The Israeli military said it fired at a Hamas facility in northern Gaza Wednesday morning in response to fire from the Strip aimed at Israeli security forces.
The tank fire killed two 23-year-old members of the Izzedine al-Qassam Brigades' al-Nukhba elite unit and wounded six others, reports in Gaza said. The al-Qassam Brigades is the military wing of Hamas. The two killed are Abd al-Hafez al-Silawi and Ahmad Murjan.
According to the reports, the Israeli attack hit a graduation ceremony of al-Qassam fighters at Hamas' Askelan base. Senior Hamas figures were reportedly in attendance. The Gaza Health Ministry confirmed the two deaths.
Later Tuesday, Palestinian media outlets reported that another Israeli strike took place in Gaza in the afternoon, targeting a group of Palestinians at Israel's border with the Strip.
According to Palestinian reports, none were injured.
Hamas' armed wing, Izz ad-Din al-Qassam Brigades, released a statement in which it said it viewed gravely "the Israeli strikes."
"Israeli claims [that Palestinians fired at troops] are false and Israel ought to carry the full responsibility for this incident and its repercussions."
The deadly incident comes as Egypt brokers a cease-fire deal between Hamas and Israel.
Following the first strike, Hamas said that Israel bears full responsibility for escalating the situation, and added that "the resistance forces" cannot reconcile themselves to a draft agreement that Hamas said Israel is seeking to dictate, and in addition, Israel cannot strike at its fighters and not pay the price.
Two main proposals are under discussion – one presented by Egypt and the other by United Nations special Mideast envoy Nickolay Mladenov. The Egyptian proposal gives high priority to internal Palestinian reconciliation between Hamas and Fatah; to exchanges of prisoners and of bodies of soldiers, with Israel; and to an agreement for a long-term cease-fire, to last from five to seven years, with the first step being a cease-fire within days of signing the accord.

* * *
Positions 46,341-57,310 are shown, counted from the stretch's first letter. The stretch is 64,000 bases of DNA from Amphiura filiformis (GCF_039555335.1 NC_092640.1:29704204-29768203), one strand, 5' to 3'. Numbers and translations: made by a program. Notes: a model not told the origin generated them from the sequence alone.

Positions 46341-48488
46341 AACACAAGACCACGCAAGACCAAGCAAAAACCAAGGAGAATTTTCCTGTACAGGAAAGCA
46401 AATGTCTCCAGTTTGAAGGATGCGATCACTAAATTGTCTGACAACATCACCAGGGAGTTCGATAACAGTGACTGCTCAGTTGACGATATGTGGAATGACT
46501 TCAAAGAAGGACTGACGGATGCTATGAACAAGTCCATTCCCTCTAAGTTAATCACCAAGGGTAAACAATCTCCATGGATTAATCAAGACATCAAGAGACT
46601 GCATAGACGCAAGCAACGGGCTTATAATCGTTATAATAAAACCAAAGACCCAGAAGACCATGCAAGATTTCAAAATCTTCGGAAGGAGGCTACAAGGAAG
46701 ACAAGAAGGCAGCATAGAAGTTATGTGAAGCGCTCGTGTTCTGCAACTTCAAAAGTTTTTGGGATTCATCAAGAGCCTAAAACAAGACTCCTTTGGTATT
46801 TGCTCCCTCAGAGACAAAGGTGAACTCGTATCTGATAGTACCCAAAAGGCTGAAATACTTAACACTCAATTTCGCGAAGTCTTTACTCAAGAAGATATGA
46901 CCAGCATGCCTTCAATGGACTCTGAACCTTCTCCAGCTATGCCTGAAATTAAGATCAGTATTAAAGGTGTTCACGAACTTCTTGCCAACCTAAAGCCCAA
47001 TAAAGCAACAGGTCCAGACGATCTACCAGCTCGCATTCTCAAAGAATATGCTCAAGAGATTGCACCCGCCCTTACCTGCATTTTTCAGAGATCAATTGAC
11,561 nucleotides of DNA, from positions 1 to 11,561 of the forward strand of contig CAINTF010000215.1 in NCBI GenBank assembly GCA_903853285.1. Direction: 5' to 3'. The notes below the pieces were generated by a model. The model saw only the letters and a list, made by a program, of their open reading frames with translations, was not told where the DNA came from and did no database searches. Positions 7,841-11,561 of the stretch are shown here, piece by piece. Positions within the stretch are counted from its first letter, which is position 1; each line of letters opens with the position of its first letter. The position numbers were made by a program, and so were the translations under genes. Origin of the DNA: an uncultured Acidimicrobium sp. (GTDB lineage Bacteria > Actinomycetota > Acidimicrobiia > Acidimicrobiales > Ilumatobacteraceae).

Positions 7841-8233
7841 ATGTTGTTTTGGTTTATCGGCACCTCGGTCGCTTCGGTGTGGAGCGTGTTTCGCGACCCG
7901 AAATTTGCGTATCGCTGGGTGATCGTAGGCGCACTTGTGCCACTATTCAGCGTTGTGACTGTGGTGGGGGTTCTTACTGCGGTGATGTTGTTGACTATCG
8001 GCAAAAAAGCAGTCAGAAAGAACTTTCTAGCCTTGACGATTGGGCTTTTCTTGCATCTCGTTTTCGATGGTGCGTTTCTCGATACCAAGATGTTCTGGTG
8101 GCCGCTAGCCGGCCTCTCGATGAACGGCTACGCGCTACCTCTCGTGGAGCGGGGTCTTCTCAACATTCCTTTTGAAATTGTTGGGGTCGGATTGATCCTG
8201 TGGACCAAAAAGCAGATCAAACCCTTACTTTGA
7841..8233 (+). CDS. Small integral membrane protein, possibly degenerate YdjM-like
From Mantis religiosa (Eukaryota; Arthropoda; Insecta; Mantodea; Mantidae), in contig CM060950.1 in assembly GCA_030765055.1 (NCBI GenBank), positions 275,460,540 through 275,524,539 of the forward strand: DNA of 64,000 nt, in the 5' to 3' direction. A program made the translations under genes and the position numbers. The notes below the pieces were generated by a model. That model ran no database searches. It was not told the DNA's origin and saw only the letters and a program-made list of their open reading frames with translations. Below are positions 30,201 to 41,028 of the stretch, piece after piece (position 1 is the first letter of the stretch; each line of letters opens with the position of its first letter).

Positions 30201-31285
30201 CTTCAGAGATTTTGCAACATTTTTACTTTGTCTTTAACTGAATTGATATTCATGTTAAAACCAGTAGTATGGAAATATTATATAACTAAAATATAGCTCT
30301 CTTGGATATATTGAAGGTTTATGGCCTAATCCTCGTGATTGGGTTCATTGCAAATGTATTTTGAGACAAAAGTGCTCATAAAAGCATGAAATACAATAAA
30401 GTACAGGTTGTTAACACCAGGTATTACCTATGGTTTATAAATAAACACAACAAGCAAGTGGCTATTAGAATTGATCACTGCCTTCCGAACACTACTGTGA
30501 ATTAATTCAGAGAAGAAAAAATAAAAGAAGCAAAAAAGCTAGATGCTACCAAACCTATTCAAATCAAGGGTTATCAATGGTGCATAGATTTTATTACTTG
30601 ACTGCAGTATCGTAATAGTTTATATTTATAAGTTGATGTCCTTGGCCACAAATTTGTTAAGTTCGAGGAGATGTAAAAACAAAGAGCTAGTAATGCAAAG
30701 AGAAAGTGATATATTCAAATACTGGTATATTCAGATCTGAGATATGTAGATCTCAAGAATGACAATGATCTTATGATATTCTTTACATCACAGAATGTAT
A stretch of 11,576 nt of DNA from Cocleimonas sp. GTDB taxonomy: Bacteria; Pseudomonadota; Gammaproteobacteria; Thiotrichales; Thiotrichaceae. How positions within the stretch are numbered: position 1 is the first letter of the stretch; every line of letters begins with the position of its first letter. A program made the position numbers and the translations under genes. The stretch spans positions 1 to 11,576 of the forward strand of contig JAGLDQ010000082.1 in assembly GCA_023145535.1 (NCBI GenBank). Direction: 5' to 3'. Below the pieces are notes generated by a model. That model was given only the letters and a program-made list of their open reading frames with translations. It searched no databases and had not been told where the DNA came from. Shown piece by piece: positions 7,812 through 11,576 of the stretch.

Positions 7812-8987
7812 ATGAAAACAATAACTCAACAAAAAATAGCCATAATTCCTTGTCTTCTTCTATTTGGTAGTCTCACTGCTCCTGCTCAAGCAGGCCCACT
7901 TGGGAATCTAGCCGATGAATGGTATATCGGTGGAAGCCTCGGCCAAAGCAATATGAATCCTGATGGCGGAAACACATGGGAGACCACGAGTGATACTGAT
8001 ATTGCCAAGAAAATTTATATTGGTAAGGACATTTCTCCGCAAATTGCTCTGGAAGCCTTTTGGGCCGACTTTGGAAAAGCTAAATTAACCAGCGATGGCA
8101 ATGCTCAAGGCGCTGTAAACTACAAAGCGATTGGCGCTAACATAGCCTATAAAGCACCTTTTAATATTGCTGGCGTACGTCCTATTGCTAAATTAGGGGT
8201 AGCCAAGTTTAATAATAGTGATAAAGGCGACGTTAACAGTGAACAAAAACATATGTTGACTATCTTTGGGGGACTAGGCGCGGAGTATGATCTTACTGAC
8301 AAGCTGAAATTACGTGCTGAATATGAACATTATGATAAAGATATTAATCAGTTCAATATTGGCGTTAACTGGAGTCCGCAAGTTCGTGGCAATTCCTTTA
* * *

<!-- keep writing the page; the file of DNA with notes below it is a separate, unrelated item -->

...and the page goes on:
Both Fatah and Hamas have visited Cairo over the past few weeks to discuss the deal, which also promotes reconciliation between the Palestinian Authority and Hamas.
Official sources in Ramallah are concerned that Israel and Egypt are advancing a deal to improve living conditions in the Gaza Strip without involvement by the Palestinian Authority.
A Palestinian official said that the proposal being promoted in Jerusalem and in Cairo makes the United Nations responsible for promoting the projects while the Egyptians would be involved in the evaluation and supervision over the projects. The funding, he said, would come mainly from the Gulf States, including Qatar, with additional funding from the European Union and the United States. A reported $650 million would be invested in projects, without direct involvement by Hamas or the PA.
Hamas has not yet officially responded to the proposal, but senior figures in the organization are sending a positive message. PA President Mahmoud Abbas has presented 14 objections that could derail the whole process.
In Israel on Sunday, a political official said that no wide-ranging agreement with Hamas would come about without the release of two Israeli civilians, Avera Mengistu and Hisham al-Sayed, as well as the bodies of two soldiers, Oron Shaul and Hadar Goldin. In response, defense officials have recommended that Israel take steps to ease the economic situation in the Gaza Strip as part of an interim arrangement with Hamas before there is progress on negotiations on the release of Israeli soldiers' remains and Israeli civilians held by Hamas, contrary to senior politicians' position.
According to senior Israeli army officers, humanitarian projects can be advanced in Gaza that would defer any possible military confrontation between Israel and Hamas at least until the end of next year, when an Israel project to install an underground barrier along the Gaza border is completed. Senior defense officials have recently said in various settings that Israel should "do everything" to avoid being the party in the negotiations that would bring about the collapse of an agreement.